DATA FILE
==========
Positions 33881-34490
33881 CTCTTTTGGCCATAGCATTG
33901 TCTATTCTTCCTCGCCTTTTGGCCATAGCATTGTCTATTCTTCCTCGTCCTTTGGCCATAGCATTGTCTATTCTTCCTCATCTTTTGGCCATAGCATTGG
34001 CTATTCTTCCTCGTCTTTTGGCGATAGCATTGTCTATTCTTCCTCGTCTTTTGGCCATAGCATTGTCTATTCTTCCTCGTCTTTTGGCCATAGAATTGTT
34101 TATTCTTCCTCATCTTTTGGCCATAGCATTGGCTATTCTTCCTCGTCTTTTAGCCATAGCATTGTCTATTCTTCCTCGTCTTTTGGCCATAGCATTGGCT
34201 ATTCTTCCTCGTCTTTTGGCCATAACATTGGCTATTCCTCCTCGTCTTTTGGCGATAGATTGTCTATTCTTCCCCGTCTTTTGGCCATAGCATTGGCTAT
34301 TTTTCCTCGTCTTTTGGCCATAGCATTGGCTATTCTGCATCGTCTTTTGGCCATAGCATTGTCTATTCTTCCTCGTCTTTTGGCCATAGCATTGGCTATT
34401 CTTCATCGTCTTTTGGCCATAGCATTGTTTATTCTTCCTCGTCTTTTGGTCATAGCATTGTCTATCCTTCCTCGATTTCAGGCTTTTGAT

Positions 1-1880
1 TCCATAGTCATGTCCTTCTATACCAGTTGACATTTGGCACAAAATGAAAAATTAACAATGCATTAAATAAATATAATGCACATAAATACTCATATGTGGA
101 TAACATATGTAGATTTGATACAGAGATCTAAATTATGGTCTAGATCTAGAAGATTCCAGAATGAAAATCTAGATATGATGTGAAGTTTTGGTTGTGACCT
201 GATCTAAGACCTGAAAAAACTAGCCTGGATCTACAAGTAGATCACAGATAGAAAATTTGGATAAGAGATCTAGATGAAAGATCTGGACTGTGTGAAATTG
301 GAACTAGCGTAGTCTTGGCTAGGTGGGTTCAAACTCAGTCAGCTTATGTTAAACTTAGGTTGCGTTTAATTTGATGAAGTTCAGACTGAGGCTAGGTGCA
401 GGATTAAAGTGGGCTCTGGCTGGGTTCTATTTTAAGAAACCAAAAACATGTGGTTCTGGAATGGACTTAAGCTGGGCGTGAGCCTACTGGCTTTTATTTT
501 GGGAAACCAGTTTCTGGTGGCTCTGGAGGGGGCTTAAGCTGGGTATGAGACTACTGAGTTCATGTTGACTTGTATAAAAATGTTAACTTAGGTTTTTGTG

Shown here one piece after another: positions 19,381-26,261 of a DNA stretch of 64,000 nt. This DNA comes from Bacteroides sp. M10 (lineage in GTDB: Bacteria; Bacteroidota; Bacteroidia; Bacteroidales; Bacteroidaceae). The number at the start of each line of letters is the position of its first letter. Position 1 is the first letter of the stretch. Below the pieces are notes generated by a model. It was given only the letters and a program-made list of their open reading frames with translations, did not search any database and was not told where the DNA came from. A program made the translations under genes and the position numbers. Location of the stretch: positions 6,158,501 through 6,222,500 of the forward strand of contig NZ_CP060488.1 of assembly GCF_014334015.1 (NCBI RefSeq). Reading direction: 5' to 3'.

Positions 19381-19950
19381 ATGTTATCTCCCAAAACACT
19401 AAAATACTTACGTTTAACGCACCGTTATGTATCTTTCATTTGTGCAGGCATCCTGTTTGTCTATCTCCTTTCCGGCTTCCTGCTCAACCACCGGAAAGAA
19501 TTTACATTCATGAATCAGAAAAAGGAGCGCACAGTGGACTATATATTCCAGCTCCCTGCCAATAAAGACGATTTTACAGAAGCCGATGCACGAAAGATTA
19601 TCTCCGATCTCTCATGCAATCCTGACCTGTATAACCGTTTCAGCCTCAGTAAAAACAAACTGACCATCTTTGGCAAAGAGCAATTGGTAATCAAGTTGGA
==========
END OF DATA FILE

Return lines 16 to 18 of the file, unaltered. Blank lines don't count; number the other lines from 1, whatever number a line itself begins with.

Shown here one piece after another: positions 19,381-26,261 of a DNA stretch of 64,000 nt. This DNA comes from Bacteroides sp. M10 (lineage in GTDB: Bacteria; Bacteroidota; Bacteroidia; Bacteroidales; Bacteroidaceae). The number at the start of each line of letters is the position of its first letter. Position 1 is the first letter of the stretch. Below the pieces are notes generated by a model. It was given only the letters and a program-made list of their open reading frames with translations, did not search any database and was not told where the DNA came from. A program made the translations under genes and the position numbers. Location of the stretch: positions 6,158,501 through 6,222,500 of the forward strand of contig NZ_CP060488.1 of assembly GCF_014334015.1 (NCBI RefSeq). Reading direction: 5' to 3'.

Positions 19381-19950
19381 ATGTTATCTCCCAAAACACT